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Re: [xml-dev] Cutting special deals for open source developers -- noway!
- From: Dave Winer <email@example.com>
- To: David RR Webber - XMLGlobal <Gnosis_@compuserve.com>, firstname.lastname@example.org
- Date: Sat, 13 Oct 2001 05:23:46 -0700
As I was reading your story, I was thinking -- why are they developing in a
market that someone else dominates? Why don't they spend their time looking
for something truly new to do, instead of refining someone else's product?
And what of the company with 80 percent market share? Should they be
vulnerable to a handful of features? What about the rest of the fanatical
chess player's product -- is it competitive with the dominant company's
product? That's doubtful if they were able to catch up with only three
months of development. If the users of the BigCo's product want the features
should they have to use the other company's product to get them?
Also, the BigCo appears to have competion in your case study. (The other 20
percent.) Why shouldn't the smart designer do a deal with them to go after
the dominant market leader? Should it require persistence to defeat a market
leader or just an idea and a lawyer? I believe it should require
persistence, and that there's always a zig possible to the leaders' zag --
something clever you can do that they can't do, precisely because they lead.
BTW, this is a common argument -- and people buy into it because it's so
romantic -- the lone inventor who succeeds because patents protected him.
But that is just a romantic story, in the real world the patent holders are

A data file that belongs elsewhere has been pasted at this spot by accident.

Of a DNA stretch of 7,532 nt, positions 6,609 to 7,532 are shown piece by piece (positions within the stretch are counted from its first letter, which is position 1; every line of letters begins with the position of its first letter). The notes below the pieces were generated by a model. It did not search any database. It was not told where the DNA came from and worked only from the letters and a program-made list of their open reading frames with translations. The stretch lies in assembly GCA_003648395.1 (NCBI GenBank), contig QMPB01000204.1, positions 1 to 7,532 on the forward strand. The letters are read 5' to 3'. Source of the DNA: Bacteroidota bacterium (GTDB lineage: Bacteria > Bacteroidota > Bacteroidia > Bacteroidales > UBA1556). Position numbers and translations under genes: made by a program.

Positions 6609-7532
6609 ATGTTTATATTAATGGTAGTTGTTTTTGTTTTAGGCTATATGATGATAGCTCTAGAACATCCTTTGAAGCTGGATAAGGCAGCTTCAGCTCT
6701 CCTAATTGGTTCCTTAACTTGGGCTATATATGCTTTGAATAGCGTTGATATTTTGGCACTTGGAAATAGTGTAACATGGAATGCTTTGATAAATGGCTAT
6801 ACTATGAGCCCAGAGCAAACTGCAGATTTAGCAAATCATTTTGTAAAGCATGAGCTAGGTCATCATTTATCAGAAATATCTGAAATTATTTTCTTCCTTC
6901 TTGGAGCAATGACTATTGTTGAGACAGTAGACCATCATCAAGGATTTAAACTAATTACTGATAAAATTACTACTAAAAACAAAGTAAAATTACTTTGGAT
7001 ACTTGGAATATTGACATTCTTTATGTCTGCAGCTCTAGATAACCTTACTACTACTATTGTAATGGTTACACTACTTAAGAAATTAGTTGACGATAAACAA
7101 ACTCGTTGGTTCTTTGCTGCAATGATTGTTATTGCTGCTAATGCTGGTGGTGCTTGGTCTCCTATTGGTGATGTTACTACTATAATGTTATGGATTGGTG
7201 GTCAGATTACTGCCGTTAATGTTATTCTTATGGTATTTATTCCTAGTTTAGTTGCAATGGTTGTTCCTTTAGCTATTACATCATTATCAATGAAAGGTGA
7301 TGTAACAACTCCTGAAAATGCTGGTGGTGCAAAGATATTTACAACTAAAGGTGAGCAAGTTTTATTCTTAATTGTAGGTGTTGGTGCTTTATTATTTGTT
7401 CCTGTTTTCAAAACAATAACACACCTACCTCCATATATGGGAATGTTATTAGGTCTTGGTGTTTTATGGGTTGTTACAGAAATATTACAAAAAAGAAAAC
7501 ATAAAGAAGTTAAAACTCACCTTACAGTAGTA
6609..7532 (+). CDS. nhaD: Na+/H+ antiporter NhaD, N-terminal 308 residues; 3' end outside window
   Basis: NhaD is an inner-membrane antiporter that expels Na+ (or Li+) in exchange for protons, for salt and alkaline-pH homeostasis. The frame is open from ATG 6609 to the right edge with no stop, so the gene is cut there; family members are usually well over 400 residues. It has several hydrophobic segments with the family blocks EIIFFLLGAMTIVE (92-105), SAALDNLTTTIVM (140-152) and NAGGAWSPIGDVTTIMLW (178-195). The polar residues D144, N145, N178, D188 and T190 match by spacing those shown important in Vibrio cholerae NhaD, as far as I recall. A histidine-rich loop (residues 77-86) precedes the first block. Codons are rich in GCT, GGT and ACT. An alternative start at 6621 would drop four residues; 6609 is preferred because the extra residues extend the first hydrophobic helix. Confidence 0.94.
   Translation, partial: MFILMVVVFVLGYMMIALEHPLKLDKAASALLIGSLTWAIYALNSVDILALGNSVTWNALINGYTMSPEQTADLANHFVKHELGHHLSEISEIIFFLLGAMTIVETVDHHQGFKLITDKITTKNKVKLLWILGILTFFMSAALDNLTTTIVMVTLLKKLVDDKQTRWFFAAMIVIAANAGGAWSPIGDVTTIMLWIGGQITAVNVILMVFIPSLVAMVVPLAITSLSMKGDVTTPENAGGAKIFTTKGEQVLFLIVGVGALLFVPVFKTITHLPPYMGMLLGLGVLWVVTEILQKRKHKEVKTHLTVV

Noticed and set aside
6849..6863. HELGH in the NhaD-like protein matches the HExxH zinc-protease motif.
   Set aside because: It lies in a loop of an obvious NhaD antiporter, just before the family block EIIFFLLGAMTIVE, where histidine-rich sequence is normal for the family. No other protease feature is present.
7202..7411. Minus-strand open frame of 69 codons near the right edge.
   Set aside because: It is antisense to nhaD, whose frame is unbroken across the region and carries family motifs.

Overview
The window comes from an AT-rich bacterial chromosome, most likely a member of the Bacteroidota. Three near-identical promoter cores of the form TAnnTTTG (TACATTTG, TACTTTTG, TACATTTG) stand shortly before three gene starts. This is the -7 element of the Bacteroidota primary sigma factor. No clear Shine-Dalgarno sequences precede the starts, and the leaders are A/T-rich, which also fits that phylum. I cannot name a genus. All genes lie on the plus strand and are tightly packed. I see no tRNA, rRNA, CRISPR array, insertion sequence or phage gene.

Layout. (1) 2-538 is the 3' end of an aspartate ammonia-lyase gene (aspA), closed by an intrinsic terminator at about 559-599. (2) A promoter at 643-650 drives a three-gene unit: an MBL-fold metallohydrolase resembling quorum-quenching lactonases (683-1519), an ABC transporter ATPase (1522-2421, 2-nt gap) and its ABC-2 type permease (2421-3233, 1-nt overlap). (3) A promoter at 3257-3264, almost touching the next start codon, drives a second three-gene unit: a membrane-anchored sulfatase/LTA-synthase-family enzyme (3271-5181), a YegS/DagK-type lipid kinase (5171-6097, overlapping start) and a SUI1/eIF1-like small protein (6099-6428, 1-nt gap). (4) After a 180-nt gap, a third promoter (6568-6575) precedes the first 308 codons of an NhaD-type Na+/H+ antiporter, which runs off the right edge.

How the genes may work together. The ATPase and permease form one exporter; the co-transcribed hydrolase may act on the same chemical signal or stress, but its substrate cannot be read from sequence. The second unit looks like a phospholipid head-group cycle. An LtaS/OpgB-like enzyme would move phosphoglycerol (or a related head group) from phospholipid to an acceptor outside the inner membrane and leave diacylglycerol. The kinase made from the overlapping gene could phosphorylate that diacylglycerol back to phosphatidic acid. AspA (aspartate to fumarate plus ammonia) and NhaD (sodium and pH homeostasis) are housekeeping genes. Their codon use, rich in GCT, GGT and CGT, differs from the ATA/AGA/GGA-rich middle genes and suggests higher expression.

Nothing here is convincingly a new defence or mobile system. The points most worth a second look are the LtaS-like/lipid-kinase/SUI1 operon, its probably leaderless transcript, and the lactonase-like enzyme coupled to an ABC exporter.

often the BigCo's who act to keep the entrepreneur out of the market
----- Original Message -----
From: "David RR Webber - XMLGlobal" <Gnosis_@compuserve.com>
Cc: <email@example.com>; "Bullard, Claude L (Len)" <firstname.lastname@example.org>
Sent: Friday, October 12, 2001 7:28 PM
Subject: Re: [xml-dev] Cutting special deals for open source developers --
> Message text written by INTERNET:email@example.com
> Len I know how much money it costs to invent new art in software, that's
> business. I also know that it's possible to recoup your investment and
> a profit, but you have to keep moving and keep the customers satisfied.
> Further I believe software is speech, and protected in the US by the First
> Say you are a fanatic chess player - and you spend six months
> loving creating this great new user interface for chess - with all
> sorts of clever features noone has had before and an
> awesome look-n-feel plus 3D rendering.
> You release an early version of the program for market
> evaluation. Company X - makers of Kasnorok Chess - have
> 80% of the market - they download a copy of your program -
> see its potential and immediately set their programmers to
> replicating the feature set. Three months later - they launch
> their product - crushing yours.
> Sounds familiar?
> Next - instead you spend six months creating Kasnorok Killer -
> the chess playing engine from hell - its internal AI is a next
> generation leap forward - its UI is a command line interface.
> Your Kasnorok Killer wins annual world championship.
> You sell the rights to several companies for the engine.
> Notice the difference here - if you have 'blackbox' software -
> you don;t need a patent - because noone can figure out
> what you did. If you have something they can copy - they
> So pick very carefully what you work on.